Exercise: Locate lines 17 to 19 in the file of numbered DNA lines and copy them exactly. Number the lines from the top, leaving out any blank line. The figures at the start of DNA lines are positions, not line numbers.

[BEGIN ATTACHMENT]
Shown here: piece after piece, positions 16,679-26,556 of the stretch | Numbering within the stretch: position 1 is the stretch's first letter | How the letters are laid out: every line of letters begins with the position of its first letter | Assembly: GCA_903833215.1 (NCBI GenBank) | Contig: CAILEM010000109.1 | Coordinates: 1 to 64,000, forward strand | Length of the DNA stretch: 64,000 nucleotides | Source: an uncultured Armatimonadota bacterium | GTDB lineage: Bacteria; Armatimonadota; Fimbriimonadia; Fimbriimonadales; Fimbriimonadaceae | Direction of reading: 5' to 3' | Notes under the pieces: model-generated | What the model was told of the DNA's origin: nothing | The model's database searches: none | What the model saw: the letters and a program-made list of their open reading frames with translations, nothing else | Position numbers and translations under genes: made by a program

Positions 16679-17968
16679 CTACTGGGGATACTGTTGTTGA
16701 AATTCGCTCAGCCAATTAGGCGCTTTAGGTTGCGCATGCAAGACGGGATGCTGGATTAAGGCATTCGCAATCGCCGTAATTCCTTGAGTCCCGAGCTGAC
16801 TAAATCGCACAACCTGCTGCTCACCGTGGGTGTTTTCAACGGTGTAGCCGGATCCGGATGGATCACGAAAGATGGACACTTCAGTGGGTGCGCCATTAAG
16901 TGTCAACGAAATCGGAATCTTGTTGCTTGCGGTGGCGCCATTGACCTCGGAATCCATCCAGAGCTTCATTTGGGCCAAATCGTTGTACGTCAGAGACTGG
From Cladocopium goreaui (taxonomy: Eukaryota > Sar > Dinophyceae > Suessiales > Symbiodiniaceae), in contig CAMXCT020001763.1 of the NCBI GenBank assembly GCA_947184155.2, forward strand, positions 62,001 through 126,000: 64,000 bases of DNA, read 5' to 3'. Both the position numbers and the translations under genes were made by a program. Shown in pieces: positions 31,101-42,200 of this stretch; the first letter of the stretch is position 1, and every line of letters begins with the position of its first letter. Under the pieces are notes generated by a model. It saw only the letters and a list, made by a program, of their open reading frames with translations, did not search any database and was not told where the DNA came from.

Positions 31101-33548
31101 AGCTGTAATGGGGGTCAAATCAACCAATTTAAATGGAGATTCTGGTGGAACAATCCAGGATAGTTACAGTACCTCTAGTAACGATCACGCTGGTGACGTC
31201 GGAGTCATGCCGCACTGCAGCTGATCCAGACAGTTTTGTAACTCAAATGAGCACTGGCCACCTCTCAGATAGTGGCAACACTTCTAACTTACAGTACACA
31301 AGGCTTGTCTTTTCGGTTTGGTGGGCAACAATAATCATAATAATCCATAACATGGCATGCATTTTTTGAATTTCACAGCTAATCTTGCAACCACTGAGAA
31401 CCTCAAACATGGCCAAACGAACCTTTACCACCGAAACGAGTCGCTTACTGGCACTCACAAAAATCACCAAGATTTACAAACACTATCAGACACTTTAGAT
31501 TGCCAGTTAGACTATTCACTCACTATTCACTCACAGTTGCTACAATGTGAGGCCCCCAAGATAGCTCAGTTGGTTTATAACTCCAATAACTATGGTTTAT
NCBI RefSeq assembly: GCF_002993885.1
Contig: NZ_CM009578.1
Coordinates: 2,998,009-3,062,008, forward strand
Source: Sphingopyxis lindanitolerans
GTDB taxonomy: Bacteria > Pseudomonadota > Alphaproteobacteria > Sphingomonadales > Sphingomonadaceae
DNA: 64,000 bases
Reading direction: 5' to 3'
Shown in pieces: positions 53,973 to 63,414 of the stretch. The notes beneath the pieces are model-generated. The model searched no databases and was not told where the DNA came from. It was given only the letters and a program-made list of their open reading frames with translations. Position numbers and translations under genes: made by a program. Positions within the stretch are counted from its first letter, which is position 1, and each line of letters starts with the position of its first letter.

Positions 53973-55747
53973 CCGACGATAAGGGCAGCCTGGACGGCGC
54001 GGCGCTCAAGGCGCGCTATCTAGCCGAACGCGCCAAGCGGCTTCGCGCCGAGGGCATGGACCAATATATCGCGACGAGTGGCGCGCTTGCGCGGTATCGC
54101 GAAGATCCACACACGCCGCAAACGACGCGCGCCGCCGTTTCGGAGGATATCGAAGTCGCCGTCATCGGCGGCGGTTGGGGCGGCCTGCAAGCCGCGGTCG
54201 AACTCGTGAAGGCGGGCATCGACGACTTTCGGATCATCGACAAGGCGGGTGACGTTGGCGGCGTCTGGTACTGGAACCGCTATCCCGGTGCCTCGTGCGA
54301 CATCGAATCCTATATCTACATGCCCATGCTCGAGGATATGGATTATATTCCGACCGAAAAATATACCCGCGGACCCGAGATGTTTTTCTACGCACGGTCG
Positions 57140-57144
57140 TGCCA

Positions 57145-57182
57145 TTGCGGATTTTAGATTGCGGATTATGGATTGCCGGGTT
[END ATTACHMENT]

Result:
Source: Sphingopyxis lindanitolerans
GTDB taxonomy: Bacteria > Pseudomonadota > Alphaproteobacteria > Sphingomonadales > Sphingomonadaceae
DNA: 64,000 bases